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Once dilapidated, Hin Bus Depot Art Centre has undergone an astounding transformation. Welcome to one of Penang’s most vibrant community spaces.
It is a successful case of creative placemaking in Penang. Through multiple art initiatives, the previously derelict Hin Bus Depot was revitalised and transformed into a contemporary art centre. It was then further developed into a creative cluster through the addition of more artistic content and creative outlets.
It is now making its name as a vibrant place where creative talents and art and cultural stakeholders gather to build up capacity by offering diverse events and activities.
Tan Shih Thoe, one of the owners of Hin Bus Depot, leads the management team. “Our idea is to turn it into a community place. Whatever we add on, we try to make sure everything blends in well.”
Questions arise regarding the sustainability of a creative cluster. What follows the successful revitalisation of a place, and will it continue to be vibrant, to draw more visitors and encourage revisits? Will Hin Bus Depot be able to sustain itself and continue as an active art platform?
A very small team manages the Depot. The main source of income is rent. Other than that, the management collects commissions or fees from exhibitions and events held within the premises. “Our challenge is to curate this place properly – to bring in the right tenants, the right people, while at the same time maintaining the identity of the place,” says Tan. Hin Bus Depot is currently populated by tenants such as Brinklin Cafe Bar, Run Amok Gallery, Buu’s Kitchen, Shia’s Homemade Granola, Wholey Wonder (a vegan cafe), Good Friends Club (a cafe, bar and restaurant) and Chai Diam Ma (a cafe-cum-art space).
Other than the financial aspect, a creative cluster requires a distinct, strong identity – something the management is nurturing at the moment. “We have been known as a place for street art or murals, not so much as a fine art gallery,” Tan says. “We are at a crossroads to decide how to proceed: should we go further and deeper on the street art path, or should we move in the art gallery direction? This is something that we ourselves have to understand and decide.”
The lawn at the depot has become a space for Sunday gatherings and picnics.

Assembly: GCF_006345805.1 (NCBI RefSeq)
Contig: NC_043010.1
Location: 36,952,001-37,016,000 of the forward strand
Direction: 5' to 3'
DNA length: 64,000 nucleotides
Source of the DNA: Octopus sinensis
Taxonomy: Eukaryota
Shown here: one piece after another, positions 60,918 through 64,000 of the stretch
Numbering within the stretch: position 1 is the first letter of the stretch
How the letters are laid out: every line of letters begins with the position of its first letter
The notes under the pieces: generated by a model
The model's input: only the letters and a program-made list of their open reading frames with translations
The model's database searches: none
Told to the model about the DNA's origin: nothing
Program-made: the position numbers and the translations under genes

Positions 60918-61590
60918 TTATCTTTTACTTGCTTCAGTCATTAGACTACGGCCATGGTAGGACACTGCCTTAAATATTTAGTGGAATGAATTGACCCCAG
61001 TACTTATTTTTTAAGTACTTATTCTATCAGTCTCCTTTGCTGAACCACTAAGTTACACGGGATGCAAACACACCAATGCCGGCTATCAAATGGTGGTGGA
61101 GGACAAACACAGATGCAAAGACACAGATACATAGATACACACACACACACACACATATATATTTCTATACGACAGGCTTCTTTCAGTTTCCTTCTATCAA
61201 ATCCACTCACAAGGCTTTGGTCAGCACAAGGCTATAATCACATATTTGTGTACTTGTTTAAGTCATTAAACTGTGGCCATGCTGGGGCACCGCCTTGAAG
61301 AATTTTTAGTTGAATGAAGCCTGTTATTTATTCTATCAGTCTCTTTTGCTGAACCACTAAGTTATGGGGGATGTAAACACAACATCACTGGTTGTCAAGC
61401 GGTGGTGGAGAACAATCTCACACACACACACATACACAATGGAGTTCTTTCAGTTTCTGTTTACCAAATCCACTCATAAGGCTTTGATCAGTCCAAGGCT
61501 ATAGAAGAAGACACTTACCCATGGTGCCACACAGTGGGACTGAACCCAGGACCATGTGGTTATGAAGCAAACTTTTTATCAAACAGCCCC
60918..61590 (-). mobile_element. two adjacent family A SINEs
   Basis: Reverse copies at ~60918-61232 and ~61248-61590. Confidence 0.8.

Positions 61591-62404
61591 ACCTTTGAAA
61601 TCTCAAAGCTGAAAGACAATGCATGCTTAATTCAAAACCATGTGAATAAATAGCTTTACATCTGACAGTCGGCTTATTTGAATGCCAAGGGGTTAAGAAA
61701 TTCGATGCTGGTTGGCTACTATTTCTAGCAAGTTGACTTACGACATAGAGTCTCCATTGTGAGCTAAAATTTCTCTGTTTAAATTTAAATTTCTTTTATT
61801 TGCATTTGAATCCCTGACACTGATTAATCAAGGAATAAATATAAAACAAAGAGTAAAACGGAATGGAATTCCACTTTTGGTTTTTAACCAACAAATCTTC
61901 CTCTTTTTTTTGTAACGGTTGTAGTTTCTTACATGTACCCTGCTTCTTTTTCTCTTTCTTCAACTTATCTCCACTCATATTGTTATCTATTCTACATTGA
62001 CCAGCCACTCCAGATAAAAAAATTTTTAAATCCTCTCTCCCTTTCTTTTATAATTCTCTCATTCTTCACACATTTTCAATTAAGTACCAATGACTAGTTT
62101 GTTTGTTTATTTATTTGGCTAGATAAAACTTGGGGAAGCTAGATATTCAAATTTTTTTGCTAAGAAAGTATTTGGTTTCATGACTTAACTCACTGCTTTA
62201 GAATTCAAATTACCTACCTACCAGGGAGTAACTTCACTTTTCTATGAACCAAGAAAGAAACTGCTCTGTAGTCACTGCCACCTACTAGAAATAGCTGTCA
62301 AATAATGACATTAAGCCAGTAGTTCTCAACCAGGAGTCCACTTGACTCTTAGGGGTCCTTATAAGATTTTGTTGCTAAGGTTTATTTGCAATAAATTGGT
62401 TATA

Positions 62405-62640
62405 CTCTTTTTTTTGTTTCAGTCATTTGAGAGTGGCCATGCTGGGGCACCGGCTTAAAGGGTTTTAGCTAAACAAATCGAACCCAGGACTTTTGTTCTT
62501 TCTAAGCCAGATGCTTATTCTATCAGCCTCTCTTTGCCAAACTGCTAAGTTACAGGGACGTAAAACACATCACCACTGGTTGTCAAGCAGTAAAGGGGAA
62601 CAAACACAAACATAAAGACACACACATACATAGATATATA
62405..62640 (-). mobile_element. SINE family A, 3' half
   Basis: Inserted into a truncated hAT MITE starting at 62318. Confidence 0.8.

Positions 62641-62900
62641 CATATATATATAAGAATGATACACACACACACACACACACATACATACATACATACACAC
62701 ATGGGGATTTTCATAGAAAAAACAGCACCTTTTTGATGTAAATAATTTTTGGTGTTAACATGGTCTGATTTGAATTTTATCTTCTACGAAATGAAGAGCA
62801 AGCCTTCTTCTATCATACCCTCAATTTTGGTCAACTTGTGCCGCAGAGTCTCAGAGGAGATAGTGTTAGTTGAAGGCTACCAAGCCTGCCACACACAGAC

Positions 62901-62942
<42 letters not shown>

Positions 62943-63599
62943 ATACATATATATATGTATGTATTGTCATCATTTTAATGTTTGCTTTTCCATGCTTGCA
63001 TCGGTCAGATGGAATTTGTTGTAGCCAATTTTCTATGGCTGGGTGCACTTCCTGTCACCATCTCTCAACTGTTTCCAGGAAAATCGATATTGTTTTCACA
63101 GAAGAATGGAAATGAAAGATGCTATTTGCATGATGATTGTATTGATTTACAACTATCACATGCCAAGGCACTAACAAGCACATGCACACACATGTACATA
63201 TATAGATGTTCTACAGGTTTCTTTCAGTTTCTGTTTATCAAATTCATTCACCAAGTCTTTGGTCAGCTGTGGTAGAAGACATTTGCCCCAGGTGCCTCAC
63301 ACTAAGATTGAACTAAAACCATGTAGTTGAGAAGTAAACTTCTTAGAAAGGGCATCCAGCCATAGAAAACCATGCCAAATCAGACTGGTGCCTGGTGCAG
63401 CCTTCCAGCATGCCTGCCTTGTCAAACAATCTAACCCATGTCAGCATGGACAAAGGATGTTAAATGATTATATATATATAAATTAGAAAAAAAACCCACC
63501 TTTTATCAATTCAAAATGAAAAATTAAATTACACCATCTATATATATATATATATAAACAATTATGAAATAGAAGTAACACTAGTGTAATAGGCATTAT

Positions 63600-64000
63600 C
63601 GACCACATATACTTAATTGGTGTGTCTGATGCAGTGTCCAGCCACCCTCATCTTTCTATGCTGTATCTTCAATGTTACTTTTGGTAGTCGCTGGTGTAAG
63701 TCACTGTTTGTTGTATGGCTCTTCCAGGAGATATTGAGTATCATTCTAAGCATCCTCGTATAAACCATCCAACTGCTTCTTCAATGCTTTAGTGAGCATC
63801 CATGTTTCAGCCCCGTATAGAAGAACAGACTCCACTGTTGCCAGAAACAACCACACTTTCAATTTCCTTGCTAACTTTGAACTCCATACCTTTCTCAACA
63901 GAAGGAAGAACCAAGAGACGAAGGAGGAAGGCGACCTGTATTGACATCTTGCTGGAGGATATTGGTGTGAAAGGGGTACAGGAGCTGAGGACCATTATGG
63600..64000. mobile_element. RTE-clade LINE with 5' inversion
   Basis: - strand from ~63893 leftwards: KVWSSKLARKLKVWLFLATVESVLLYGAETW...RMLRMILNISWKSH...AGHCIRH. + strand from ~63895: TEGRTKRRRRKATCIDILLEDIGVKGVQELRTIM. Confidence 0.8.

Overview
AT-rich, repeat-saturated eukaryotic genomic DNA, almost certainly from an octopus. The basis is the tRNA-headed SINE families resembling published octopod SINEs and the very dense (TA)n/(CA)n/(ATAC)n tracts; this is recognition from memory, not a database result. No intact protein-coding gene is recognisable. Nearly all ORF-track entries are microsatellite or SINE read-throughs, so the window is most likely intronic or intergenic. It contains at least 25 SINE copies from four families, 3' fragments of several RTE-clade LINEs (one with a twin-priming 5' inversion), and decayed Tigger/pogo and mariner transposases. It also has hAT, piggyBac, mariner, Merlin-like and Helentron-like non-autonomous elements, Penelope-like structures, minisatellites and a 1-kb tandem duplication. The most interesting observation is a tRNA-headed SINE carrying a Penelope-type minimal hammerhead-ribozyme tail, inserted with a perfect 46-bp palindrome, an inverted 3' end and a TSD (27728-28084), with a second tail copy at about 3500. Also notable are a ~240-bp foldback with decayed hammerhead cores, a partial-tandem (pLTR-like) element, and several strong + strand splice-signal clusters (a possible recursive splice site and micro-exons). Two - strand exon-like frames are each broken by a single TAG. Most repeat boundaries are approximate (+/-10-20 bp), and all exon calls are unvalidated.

Wanida Razali, manager of the art gallery, states that the challenge concerns two major factors: “The first is to keep the momentum of people coming in. You don’t expect the regulars to come forever; there are people who come once and might not come back. We always question this: is it because of our programmes, our facilities, our customer service? The second is to get people to come in and spend money at our outlets.”
Bricklin Cafe Bar was the first outlet in Hin Bus Depot. According to cafe manager Rizal Shamsuddin, business is growing. “Previously, when it was just us, things were really slow. When the second outlet (the restaurant) opened, more people started to come in. The following six months were chaos – full house both here and at the restaurant. That was in November 2015. Now, the pop-up market on Sundays is another great idea; it is a supportive element for the cafe and the restaurant.”
The previously dilapidated shed is now a stage for performances, workshops and events. Every Sunday, it serves as a market place for pop-up stalls selling various creative paraphernalia.
Camaraderie is high among folks at the Depot. “We call ourselves Hin’s family,” Rizal says. “We do not see ourselves as competitors. Instead, we see how we can work together to make this place better. Hin Bus Depot’s reputation is already there, but we need more vibes, international events.”
Moving from its previous location on Lorong Hutton, Run Amok Gallery joined Hin’s family in February last year. At the Depot, Hoo Fan Chon, part of a collective that runs Run Amok Gallery, sees more foot traffic. However, they face challenges in attracting a larger audience from local art colleges and institutions. “Programming is key,” Hoo says. “Hin needs to have a clear artistic direction. It needs to find a good balance between sustaining the running cost by accepting commercial events and at the same time produce exciting art and cultural programmes that are relevant to younger audiences.”
Apart from the tenants, stall operators at the Sunday pop-up market also add a splash of colour and creativity to the premises. It provides a space for creative talents to gain exposure and market their products. Rudy, a stall operator, says, “In terms of commercial sustainability, Hin has lots of potential within itself. There are the tenants and the regular events. Things like that bring in income. In terms of creative sustainability, I think they are doing what they can and it makes sense. With art, it has to be very organic. You can’t push for it – it comes naturally. I think what has been done here is good, partly because the right people are doing it. This place is a good hybrid of artistic expression and creativity. I think it will only get better.”
The key challenge in sustaining a creative cluster is to continue to have the right people gather at the right place, under the right management. This requires goal-setting, co-management and effective partnerships among all stakeholders. Identifying the core values of the cluster and continuously revisiting these values to stay tuned to the community’s needs might be the way forward for Hin Bus Depot Art Centre.
Nicole Chang is a PhD candidate at the Department of Development Planning and Management, School of Social Sciences, Universiti Sains Malaysia.